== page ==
Hemophilia A affects 1 in 5000 to 10,000 males and roughly 60 percent have severe disease, with factor VIII activity less than 1 percent of normal. Hemophilia A is about four times as common as hemophilia B. The worldwide incidence of hemophilia is estimated at more than 400,000 people. Approximately 75% of patients with hemophilia worldwide receive inadequate treatment or have no access to treatment. Untreated or inadequate treated patients tend to have recurrent bleedings, which occurs spontaneously or post-traumatically in any organ or tissue. When recurrent and untreated, or inadequately treated, hemarthrosis results in permanent damage to articular cartilage, which may lead to deforming and crippling arthropathy even by the second decade of life. There is currently no cure for hemophilia. However, there are effective treatments available, but they may require lifelong infusion of FVIII which is manufactured from human plasma or by recombinant biotechnology.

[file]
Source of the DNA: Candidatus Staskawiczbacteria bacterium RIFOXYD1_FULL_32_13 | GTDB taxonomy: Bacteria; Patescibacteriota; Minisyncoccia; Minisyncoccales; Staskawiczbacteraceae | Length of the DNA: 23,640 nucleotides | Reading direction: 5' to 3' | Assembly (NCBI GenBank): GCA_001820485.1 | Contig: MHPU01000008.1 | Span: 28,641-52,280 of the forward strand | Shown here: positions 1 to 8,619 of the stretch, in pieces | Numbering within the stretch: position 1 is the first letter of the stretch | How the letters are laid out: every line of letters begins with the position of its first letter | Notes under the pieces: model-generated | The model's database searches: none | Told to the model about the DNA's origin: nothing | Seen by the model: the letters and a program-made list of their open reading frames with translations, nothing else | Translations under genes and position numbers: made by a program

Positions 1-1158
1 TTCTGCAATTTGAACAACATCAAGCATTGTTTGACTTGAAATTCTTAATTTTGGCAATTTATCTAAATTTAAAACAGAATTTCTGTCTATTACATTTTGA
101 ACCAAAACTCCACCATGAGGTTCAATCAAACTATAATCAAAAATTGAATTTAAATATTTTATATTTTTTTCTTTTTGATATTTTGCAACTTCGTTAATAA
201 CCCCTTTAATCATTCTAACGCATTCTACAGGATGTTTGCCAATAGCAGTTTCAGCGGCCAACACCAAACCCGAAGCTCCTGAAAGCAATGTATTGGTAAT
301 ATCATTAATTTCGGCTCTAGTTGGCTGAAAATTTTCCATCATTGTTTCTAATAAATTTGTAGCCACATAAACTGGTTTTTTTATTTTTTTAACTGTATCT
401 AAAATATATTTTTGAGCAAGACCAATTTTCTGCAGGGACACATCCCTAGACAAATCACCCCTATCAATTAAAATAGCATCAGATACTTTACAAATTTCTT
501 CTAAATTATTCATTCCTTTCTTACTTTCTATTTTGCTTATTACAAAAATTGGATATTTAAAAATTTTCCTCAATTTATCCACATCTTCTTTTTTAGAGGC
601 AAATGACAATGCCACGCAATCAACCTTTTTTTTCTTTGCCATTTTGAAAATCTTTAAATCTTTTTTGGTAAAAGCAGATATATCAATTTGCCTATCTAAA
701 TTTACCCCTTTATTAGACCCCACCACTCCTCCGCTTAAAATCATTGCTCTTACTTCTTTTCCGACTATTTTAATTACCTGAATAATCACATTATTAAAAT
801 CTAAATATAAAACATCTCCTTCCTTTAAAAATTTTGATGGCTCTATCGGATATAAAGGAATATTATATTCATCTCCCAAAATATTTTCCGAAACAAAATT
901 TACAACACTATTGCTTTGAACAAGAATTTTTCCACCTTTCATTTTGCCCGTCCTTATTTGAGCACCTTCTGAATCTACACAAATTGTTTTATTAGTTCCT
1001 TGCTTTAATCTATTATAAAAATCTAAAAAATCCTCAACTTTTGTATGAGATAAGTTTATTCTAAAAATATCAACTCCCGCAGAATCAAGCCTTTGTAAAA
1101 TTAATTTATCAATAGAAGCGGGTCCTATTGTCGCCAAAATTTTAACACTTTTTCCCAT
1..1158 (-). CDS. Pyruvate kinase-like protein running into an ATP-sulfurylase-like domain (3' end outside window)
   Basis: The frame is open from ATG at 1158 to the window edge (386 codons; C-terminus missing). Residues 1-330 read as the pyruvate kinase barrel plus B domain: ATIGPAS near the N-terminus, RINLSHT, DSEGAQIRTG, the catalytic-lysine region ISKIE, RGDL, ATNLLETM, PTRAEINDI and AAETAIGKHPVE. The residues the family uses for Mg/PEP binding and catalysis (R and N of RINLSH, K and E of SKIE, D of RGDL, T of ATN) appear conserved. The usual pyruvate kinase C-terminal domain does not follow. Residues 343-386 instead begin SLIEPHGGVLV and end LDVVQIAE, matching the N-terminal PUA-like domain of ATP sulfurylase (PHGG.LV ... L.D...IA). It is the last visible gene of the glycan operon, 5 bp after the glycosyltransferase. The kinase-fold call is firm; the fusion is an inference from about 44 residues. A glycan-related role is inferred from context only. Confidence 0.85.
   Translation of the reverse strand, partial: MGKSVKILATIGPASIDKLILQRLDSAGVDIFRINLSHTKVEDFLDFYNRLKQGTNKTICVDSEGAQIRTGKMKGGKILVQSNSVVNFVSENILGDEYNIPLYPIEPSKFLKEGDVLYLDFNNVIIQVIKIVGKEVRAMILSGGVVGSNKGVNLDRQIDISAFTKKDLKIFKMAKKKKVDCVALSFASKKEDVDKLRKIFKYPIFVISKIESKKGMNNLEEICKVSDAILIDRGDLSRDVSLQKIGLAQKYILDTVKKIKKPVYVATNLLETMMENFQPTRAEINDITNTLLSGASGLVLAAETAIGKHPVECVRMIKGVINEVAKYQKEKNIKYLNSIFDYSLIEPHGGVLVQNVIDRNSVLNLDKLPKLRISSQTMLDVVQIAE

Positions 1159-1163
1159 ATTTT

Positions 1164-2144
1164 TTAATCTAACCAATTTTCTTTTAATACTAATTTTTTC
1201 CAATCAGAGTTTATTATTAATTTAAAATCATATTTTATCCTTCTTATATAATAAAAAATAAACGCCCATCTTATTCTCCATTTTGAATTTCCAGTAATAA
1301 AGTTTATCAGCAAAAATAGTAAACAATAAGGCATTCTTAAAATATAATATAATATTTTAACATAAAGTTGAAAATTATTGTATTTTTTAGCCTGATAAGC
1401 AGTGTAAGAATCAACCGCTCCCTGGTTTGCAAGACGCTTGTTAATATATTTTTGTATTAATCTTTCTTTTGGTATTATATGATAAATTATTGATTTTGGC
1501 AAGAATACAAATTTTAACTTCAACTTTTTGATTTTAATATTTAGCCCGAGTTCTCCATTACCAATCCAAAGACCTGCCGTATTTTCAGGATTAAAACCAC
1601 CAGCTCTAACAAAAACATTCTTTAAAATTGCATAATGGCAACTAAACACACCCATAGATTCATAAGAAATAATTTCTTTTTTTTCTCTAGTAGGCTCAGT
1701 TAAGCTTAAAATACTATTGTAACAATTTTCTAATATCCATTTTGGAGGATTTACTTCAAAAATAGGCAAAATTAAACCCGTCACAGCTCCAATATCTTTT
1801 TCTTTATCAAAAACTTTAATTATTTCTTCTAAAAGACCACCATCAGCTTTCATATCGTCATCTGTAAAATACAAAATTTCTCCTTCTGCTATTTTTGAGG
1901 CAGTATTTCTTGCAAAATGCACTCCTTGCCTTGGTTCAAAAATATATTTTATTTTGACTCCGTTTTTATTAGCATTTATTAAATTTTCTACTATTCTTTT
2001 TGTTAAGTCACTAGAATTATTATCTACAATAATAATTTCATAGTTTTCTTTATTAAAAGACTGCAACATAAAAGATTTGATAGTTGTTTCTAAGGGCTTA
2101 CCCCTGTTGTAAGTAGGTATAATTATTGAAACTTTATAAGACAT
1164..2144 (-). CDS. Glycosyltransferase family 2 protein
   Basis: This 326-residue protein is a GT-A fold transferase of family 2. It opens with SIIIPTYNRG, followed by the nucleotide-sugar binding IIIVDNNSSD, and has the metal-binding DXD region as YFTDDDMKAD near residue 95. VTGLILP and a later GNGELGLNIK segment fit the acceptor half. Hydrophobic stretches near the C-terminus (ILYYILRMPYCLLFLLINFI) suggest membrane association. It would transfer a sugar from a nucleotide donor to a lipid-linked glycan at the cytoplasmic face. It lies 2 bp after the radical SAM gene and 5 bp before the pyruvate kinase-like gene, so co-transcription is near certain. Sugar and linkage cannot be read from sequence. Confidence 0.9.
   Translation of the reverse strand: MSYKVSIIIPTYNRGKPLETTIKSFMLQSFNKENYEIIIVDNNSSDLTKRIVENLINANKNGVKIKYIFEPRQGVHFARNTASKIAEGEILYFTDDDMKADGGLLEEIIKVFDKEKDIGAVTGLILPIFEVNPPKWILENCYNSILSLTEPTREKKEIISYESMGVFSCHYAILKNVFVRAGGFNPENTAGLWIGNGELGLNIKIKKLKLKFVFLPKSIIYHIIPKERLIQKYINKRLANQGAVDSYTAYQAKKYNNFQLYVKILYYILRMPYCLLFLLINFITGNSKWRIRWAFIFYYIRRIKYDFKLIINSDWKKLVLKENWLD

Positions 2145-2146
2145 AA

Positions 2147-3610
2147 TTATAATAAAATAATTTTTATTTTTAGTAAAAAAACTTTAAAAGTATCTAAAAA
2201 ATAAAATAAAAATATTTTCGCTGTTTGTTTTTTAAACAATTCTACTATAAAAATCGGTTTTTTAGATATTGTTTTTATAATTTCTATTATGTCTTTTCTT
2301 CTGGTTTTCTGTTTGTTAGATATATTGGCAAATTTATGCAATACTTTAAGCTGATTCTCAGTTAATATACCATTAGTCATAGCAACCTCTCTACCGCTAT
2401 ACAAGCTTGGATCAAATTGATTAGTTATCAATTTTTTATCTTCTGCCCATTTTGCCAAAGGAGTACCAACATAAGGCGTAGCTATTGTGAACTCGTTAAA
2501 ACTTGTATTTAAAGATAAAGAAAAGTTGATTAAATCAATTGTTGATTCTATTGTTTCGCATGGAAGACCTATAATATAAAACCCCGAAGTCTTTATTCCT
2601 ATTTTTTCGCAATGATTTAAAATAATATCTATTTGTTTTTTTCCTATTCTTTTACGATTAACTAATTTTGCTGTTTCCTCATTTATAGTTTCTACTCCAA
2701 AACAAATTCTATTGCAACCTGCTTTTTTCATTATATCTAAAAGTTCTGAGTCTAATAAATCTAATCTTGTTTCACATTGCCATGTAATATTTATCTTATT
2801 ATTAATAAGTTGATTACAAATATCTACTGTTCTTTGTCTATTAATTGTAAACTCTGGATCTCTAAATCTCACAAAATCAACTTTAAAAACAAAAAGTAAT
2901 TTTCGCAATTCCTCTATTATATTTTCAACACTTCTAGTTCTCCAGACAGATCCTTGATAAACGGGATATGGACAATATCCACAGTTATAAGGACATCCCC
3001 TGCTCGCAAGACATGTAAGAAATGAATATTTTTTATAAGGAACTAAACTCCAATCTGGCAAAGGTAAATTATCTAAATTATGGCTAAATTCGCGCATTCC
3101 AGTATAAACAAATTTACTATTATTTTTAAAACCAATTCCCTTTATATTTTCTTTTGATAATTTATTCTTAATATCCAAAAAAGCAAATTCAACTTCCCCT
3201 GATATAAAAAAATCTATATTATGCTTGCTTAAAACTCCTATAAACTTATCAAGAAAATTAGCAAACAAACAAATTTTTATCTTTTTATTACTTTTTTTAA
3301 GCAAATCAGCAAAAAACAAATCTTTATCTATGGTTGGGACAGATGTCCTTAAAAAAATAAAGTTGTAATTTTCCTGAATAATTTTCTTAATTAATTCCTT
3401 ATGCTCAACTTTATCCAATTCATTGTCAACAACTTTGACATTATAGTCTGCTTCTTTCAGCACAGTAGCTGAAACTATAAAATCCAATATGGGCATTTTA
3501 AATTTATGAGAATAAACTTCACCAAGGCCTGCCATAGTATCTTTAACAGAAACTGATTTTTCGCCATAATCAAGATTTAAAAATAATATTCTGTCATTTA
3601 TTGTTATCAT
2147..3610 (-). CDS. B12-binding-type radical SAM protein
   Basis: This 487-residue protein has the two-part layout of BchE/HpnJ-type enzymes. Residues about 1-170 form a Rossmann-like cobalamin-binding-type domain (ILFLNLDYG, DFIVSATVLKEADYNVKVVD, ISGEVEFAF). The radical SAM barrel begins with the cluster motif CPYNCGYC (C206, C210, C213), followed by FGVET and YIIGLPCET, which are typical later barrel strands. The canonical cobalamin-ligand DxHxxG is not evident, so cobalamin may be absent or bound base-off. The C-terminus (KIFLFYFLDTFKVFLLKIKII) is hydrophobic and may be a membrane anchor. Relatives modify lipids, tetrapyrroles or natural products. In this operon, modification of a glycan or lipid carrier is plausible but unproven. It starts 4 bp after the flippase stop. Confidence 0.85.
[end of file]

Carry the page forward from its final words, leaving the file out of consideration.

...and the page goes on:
Over the last two decades, studies on gene therapy for hemophilia have been performed and they are currently in Phase III of clinical development. Moving from protein replacement to gene replacement overcomes many of the unmet challenges to hemophilia care. Gene therapy can result in endogenous expression of the needed clotting factor leading to steady state levels and a sustained duration of action. This would liberate individuals from prophylaxis and the need for regular intravenous infusions. This would have the greatest impact on the overall burden of therapy and therapy compliance will no longer be an issue. Our gene therapy program attempts to make this ideal cure a reality.